I am a failure. I’ve actually failed at quite a few things.
I went to college and got a worthless degree. I’ve been through two divorces. I have failed at business more than once – with a graphic design business and a teaching business. I’ve worked at an 8 to 5 Hell-hole that made me physically ill every time I parked my car.
Yes, I’ve failed. And I’m grateful for those experiences, because failure is something that you can learn from. You just have to figure out why you failed.
In my experience, it’s mostly from wanting things…
Wanting things immediately can cause you to make bad decisions, like taking a higher-paying salaried position that you hate.
The ignorant consumer lifestyle makes you want more than you have. It’s the cause of credit card debt and a house you can’t afford. It’s the big T.V. that wastes your valuable time.
Because you lack discipline. I know this because I used to lack discipline. I didn’t want to wait for the things I wanted, I had no impulse control. If I wanted something bad enough I’d buy it on my credit card. Notice that I said “wanted,” not “needed.” Some things I could justify, but not everything.
There is a light at the end of the tunnel.
Credit card debt is controllable, discipline is a habit and life can be less stressful and more fulfilling.
For me, it started with becoming a minimalist. I hate clutter, I just never realized how much clutter I had until I looked around at the shit I don’t use or need.
I looked at my “wish list” on Amazon and realized how much crap was on there that would just take up space, and I couldn’t afford it in the first place.
So I got rid of everything I didn’t use or love.
Then I focused on building my own education. I studied art so I could teach, I studied psychology so I could sell, I studied philosophy to be happy, I studied marketing for my business, I studied constantly.
My self-education was a bit aimless, but it got me to where I am today.
The major turning point, though…
…was finding out that my fiance got pregnant. I became the happiest, most motivated person I could be. This was the best news I could have wished for!
I found a purpose. I wanted to give my fiance and my son a great life. I wanted to be there for the important things and still provide financially. So I quit my 80+ hours/week salaried position and started thinking about what I could do to provide.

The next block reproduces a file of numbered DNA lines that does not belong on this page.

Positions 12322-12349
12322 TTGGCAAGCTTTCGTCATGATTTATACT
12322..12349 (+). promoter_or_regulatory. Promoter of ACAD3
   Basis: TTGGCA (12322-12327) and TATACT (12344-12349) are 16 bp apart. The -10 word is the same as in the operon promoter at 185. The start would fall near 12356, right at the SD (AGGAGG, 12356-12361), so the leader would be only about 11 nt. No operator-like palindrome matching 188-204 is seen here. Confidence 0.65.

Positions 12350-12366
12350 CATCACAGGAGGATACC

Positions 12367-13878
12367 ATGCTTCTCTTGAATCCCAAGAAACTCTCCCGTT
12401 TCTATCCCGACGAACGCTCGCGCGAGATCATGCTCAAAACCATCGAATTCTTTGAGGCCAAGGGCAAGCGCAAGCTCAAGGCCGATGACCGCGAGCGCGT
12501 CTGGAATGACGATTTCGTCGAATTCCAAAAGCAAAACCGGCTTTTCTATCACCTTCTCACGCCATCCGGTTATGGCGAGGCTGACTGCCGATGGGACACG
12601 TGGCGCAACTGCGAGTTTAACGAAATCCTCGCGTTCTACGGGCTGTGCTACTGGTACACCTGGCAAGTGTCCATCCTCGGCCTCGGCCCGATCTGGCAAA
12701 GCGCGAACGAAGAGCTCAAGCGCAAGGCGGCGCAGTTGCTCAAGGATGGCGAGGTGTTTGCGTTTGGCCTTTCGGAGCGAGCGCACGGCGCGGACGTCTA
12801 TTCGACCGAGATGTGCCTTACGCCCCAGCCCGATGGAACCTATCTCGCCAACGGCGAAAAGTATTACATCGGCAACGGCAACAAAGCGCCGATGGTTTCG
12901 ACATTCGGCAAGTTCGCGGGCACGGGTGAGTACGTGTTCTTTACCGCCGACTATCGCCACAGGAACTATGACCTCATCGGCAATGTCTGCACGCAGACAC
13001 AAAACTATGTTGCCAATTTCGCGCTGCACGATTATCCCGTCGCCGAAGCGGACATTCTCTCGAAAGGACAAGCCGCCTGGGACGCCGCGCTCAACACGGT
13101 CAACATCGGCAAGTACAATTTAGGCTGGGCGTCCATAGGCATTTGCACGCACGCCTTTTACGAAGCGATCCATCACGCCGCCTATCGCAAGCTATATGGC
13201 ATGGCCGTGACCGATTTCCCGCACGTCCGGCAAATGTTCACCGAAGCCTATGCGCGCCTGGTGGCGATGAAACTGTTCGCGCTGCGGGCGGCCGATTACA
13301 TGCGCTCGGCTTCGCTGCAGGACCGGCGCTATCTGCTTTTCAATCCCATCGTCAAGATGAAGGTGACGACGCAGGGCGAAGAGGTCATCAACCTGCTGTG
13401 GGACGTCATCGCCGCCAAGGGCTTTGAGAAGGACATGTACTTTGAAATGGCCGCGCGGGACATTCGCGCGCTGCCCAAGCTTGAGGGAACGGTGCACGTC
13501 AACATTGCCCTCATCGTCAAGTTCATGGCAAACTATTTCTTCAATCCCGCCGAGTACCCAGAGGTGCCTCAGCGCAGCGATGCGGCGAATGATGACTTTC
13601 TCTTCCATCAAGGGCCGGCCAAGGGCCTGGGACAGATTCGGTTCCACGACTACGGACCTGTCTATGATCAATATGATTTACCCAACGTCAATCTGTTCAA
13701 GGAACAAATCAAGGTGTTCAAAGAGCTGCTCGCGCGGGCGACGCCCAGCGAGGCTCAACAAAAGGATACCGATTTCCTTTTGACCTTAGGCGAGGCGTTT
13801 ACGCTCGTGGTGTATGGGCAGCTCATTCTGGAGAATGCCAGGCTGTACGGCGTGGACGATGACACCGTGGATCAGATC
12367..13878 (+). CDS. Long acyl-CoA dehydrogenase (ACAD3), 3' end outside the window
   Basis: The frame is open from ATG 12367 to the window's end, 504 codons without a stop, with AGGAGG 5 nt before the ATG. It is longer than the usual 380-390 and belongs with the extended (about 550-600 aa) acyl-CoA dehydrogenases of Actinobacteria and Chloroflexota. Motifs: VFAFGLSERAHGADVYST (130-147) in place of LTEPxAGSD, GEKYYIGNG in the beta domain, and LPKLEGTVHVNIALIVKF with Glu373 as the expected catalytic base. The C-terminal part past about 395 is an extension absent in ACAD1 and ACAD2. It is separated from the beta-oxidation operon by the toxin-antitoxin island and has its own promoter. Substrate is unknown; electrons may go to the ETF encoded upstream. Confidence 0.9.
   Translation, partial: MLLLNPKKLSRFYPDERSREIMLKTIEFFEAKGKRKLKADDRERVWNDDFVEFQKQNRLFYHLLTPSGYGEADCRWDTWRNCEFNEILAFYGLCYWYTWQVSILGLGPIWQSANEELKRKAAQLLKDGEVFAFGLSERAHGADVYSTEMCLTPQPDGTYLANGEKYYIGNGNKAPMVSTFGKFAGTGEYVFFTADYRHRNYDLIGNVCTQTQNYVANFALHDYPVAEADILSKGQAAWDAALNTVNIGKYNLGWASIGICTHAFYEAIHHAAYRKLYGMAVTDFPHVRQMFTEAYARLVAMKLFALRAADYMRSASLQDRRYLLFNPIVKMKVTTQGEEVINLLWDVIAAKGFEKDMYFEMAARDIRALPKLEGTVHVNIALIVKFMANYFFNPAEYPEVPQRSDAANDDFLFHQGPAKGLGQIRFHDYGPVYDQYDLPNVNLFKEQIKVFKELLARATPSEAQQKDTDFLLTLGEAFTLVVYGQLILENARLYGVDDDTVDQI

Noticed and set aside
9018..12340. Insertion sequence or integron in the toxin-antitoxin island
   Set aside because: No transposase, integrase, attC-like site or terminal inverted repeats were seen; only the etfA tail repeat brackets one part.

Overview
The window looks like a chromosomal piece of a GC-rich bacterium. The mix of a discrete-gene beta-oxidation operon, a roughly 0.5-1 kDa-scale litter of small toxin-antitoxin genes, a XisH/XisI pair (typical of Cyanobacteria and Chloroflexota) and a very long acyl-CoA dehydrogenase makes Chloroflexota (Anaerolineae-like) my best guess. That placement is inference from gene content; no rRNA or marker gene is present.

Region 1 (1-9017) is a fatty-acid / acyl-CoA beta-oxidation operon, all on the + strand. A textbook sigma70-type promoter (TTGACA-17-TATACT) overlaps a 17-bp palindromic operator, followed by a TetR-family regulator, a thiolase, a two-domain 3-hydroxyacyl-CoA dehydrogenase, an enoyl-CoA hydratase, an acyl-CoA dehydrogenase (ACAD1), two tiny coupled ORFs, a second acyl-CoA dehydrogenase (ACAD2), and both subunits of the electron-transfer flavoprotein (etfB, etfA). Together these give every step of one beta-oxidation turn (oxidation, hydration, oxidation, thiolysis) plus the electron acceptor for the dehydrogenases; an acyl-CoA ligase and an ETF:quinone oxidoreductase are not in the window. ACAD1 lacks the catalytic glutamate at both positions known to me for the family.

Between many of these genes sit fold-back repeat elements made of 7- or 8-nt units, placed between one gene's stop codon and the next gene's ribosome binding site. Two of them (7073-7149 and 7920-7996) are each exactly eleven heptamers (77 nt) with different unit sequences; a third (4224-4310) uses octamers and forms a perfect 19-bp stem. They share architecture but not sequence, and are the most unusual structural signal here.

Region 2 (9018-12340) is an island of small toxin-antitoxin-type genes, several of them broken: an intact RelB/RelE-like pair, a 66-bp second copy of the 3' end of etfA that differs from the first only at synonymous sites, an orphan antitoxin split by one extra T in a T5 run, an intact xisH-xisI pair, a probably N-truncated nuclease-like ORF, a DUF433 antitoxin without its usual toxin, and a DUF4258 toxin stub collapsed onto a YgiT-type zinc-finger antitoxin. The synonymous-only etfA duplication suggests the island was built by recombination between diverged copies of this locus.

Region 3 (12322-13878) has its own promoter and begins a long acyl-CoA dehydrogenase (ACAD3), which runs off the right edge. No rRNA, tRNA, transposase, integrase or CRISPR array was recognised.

And I started businesses. It was the only way I could work on something that I enjoy, spend time with my family, and teach my son how to think about money in a way that would prepare him for his own success.
That meant going hungry to feed my family. It meant tons of sleepless nights. It meant working hourly overtime at my day job (but at least getting paid for it). I won’t lie – I had a negative balance in my bank account at times, but it was worth it.
Dealing with the financial stress was less stressful than going to a job I hated. And I realized that it was all temporary.
Making ends meet was the struggle, having the freedom to work on my own terms was the reward. All it took was being a failure and learning from it.
Extending an Invitation
So I would like to invite you on mine and Anthony’s personal journey to pave our own paths. I’d encourage you to do the same.
I’ll tell you how I went from a nightmare job to building a career that I’m proud of. This isn’t about getting rich quick, it’s about living with a purpose, working hard on that purpose, and making the time to do the things you want to do.
It’s not an easy concept. There is no “step-by-step guide” on how to free yourself from the situation you’re in, but I can teach you how to figure out YOUR next step.
If you’re open to learning from your mistakes, trying new ideas and committing to change – this is the place for you. I’m not saying you have to become a parent to find your purpose, but you have to commit and find a reason.
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